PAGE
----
The Cartels guide provides expert legal commentary on the key issues for businesses with competition matters. The guide covers the important developments in the most significant jurisdictions.
Last Updated July 24, 2018
To many, the term "cartel" calls up images of secret meetings in which sizeable companies with global footprints fix the prices for the products they sell, leading to government action and, in some jurisdictions, multi-million dollar private class actions or actions for collective redress.
These are, of course, classic examples of cartel behaviour. However, a more durable definition is one that encompasses a wide variety of arrangements between actual or potential competitors involving agreements that may set or affect PRICE (or price factors), OUTPUT (including volume and geography), PRODUCT (including features, characteristics, and other classifications), PRACTICES (such as operating rules, restrictions on innovation and the like) and often INPUTS (such as raw materials used, sources, employment practices and restrictions, and related costs). A memorable, if not also useful, acronym is P-O-P-P-I. The definition used by the Australian Competition and Consumer Commission (ACCC) is even more direct and simple (if somewhat overstated): "A cartel exists when businesses agree to act together instead of competing with each other."
The number and variety of proceedings involving cartel behaviour, applying sanctions to all manner of POPPI agreements between competitors, increases annually. It is the meat on which regulatory authorities, worldwide, feed; and the impact on business entities and individuals caught in these proceedings -- both criminal and civil -- can be extraordinary. Over 130 countries, as well as the EU, have some form of competition laws, and co-operation between regulatory authorities is robust. Put simply, agreements that restrict the decisions of competitive market participants in any of the POPPI categories are likely to be problematic and should only be pursued after obtaining legal guidance from qualified and experienced counsel.
The targets of competition agencies are varied. Small- and medium-sized enterprises, and activities in economic sectors that might be thought of as less significant, do not escape scrutiny. Consider the activities in the past year of the US Department of Justice Antitrust Division. They range from opposition to a proposed regulation that would bar Kansas real estate brokers from offering gift cards to home buyers, to action against companies using electronic media to set the prices of customised online promotional products, to foreign exchange manipulations, to employers' "no-poaching" and wage-fixing agreements affecting workers and classic alleged price-fixing and/or market allocation schemes in international shipping, electrolytic capacitors and packaged seafood. In 2017, nine criminal cases went to trial, 30 individuals were sentenced to prison, and criminal fines now regularly exceed USD1 billion each year. In addition, cartels face the administrative authority of the Federal Trade Commission, which has been applied to a trade association code of conduct restricting competition among organists and chorus conductors and fee-setting methods used by appraisal management companies. And state attorneys general maintain antitrust enforcement teams under their state antitrust laws as well.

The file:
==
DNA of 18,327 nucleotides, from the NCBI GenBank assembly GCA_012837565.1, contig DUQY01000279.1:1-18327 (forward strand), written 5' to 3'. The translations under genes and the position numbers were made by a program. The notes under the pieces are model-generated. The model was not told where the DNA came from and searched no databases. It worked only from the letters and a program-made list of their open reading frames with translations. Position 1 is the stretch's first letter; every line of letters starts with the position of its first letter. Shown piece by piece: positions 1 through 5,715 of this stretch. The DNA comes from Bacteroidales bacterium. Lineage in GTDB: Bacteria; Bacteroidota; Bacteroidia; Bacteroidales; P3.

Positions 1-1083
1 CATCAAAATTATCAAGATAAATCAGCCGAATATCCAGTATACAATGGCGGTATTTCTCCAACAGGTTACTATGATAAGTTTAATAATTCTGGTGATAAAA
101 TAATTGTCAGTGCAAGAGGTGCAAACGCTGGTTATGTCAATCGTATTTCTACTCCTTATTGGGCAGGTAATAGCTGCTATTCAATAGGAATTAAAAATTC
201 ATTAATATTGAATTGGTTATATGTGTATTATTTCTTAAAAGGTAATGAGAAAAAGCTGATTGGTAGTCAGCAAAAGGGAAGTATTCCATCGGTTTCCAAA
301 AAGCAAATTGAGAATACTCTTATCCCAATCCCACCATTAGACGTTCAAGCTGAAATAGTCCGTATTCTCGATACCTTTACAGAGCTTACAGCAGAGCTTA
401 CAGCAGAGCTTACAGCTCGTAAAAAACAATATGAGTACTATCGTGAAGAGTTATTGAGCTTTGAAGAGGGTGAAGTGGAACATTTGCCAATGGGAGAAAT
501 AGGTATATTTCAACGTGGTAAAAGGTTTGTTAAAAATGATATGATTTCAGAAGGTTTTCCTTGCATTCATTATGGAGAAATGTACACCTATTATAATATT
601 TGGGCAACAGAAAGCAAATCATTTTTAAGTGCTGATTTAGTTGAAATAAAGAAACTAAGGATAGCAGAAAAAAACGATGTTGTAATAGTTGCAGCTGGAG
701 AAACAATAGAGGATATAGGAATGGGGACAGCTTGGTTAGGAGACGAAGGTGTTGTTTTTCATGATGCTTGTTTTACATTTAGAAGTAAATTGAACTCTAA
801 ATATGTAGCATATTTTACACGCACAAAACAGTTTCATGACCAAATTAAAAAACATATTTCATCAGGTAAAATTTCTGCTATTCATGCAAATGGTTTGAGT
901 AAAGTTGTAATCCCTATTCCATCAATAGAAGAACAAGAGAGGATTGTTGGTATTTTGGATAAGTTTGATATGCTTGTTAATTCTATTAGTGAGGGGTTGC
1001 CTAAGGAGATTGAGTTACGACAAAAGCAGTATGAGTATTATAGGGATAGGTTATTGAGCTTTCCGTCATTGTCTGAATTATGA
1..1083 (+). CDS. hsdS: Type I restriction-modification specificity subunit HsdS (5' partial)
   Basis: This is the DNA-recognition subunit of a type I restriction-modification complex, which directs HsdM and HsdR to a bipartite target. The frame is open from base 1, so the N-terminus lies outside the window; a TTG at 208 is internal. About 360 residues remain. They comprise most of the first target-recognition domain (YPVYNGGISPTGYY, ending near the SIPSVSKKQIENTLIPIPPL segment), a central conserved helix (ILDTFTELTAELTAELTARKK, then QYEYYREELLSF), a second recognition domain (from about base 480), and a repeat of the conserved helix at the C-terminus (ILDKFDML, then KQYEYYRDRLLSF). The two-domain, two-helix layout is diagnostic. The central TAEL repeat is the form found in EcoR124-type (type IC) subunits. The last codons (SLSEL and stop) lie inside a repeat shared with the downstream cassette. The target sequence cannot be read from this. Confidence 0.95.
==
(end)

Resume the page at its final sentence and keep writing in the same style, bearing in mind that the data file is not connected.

Competition authorities' actions against cartels in major sectors of the economy -- energy, transport, banking and finance, public project bid-rigging etc. -- are well-known. But regulatory scrutiny also extends to matters as diverse as cleaning services; arrangements among four publicists; two cardboard box companies (with one given immunity for co-operation), metal-packaging manufacturers (referred by Germany's Bundeskartellamt to the European Commission); online sellers of posters and frames, and real estate commissions among agents in a local area (with disqualification of company directors in both cases as an added sanction); adult incontinence undergarments; Tasmanian growers of Atlantic salmon; arrangements between competitors concerning recovering the costs of emission compliance in product pricing; and a truck/tractor mechanic in a remote region of Australia who quoted a repair cost for a front-end loader and then sought cover from the only other mechanic in the vicinity.
While enforcement is near-universal, the details of national competition laws and nuances in procedure are not. As this guide illustrates, matters such as leniency, exemptions, investigatory procedures, extraterritorial application of competition laws, adjudicative processes and rules, civil and criminal penalties, private actions for damages, and availability of class action or collective redress procedures vary by jurisdiction. And in many instances, the application of principles to a specific issue turns on regulatory practice that may not be fully reflected in written law.
This guide is intended as a broad, first-level, survey of principles and practices in a substantial number of jurisdictions. It will, we hope, be useful in helping to identify issues and shape further inquiry. Its scope will also help underscore the fact that effective competition law compliance programmes are an essential element of risk management and client education (as well as having potential salutary effects in affecting the sanctions imposed when companies and individuals find themselves under scrutiny). But the guide is not a compendium of answers to actual problems that arise in the course of business activity. "Answers" require detailed review and evaluation. Competition laws are not only complex as written and interpreted; they most often call for fact-intensive inquiry and analysis by experienced counsel. Those caveats notwithstanding, it is a body of information of immense value to anyone concerned with the application of "cartel" (or "POPPI") questions that arise on a regular basis.